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S.S. Kyle is worth saving


I read with dismay your recent article on the Newfoundland icon, the S.S. Kyle (“Saving iconic Kyle senseless,” July 14, 2015).

A  view of the SS Kyle from South Side, Harbour Grace, in April 2014. TC Media file photo


As with many preservation or restoration projects, it is expected that some will face the negative attitudes of those who do not share the ideology that yes, some things are worth preserving. Here are my thoughts on why the S.S. Kyle should be one of those things.

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'Saving iconic Kyle senseless'

It is the first of a long line of Newfoundland ferries, carrying passengers, freight and a doctor to otherwise inaccessible outports all around the island and to Labrador, tending on the needs of the ill.

The S.S. Kyle also carried many of Newfoundland’s own troops to WWI and WWII in defence of the then colony of Newfoundland, later the country of Newfoundland under Responsible Government, and to the aid of the British Commonwealth during WWII.

The S.S. Kyle was an important part of the lives of many people of this region.  For example, when the Bay Roberts Cultural Foundation, the Bay Roberts 50+ Club and Ascension Collegiate conducted interviews with seniors for the “Holdin’ Ground Project” (which was supported by New Horizons Canada), we found that the Kyle had played a pivotal role in many of their lives. An interview with Cecil Greenland (104 at the time) is available online at http://holdingroundproject.com/interviews.htm.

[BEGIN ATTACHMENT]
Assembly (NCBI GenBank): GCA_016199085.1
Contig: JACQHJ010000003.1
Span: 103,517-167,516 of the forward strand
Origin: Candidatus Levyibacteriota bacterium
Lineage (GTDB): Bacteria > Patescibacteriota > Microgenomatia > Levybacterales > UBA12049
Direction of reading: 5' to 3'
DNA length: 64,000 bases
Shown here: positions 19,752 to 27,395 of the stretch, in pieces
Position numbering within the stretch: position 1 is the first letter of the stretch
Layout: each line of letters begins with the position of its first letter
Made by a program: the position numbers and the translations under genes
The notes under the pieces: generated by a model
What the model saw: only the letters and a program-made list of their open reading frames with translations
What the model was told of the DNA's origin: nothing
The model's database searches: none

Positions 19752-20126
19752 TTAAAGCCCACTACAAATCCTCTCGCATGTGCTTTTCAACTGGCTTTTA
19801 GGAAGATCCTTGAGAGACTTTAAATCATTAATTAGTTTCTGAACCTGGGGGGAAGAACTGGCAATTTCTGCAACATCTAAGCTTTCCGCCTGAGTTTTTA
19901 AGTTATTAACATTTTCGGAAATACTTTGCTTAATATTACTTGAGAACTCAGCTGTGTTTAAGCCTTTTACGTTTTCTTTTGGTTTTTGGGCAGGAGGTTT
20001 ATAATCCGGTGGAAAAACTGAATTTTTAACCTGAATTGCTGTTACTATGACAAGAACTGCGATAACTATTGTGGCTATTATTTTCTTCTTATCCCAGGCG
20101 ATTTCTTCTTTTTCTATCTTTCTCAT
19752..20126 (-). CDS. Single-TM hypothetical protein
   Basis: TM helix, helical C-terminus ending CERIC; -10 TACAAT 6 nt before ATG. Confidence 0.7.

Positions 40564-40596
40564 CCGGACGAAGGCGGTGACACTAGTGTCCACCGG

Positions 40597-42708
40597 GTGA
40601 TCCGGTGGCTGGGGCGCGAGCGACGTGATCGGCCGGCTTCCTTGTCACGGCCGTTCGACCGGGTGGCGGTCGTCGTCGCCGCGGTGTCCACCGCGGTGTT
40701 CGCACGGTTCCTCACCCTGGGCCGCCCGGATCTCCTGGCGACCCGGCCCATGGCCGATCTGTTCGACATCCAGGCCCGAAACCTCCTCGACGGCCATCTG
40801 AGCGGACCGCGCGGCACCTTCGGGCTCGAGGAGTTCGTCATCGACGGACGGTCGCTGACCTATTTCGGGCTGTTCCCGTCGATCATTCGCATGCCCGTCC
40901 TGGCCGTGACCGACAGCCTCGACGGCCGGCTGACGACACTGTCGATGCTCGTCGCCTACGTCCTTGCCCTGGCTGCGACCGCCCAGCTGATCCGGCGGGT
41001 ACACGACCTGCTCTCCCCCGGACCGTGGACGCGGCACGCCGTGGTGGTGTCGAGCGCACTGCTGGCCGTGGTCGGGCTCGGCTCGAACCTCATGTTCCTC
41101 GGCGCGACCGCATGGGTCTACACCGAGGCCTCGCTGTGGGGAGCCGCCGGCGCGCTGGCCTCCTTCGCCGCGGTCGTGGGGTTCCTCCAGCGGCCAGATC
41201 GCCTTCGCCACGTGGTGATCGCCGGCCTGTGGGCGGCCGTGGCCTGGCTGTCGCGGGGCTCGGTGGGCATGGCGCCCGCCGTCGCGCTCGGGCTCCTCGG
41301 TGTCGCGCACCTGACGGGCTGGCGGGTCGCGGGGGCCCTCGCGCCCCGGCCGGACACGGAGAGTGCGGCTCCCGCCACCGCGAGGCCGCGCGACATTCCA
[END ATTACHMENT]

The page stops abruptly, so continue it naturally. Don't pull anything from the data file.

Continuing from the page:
Many of Newfoundland men also sailed on the S.S. Kyle and indeed moved their entire families to Labrador for fishing during the summers.

To say that the S.S. Kyle is not worth saving is an insult to all those who have sailed in her and a slap in the face to all who may have lost family members on board during her sailings.

The S.S. Kyle carried men to and from the annual seal hunt, a dangerous undertaking to be sure. It regularly endured minor scrapes and bruises on such expeditions until that fateful hit in 1967, when the ship struck a berg. It left a gash in her above the waterline and the old girl was able to make it back to port in Harbour Grace.

During a violent storm, the S.S. Kyle broke free of its moorings. Everyone says it was not meant for the gallant old girl to go to a watery grave. According to stories told by some, it is said that the Kyle was actually guided to its resting place in Riverhead by the seamen’s ghost never to be forgotten. My own father, before he died, swore that the ghost of Captain Guy Earle so guided her to Riverhead. The illustrious Captain and his brother knew that to repair her would be costly, so they decided to let her be where she drifted.

If the Town of Harbour Grace, then Mayor Don Coombs, Bonavista-Trinity-Conception MP Fred Mifflin, and Carbonear-Harbour Grace MHA Arthur Reid believed in the restoration of the Kyle a few years ago, then it should be an ongoing priority to preserve it today.

It is my belief and the belief of many others that through the preservation of the S.S. Kyle, we can add to the beauty of the area, not to mention the Kyle’s becoming a tourist attraction, a focus on a festival for the area and a sense of pride for Conception Bay North towns and indeed all of Newfoundland.

Wanda White writes from Broad Cove

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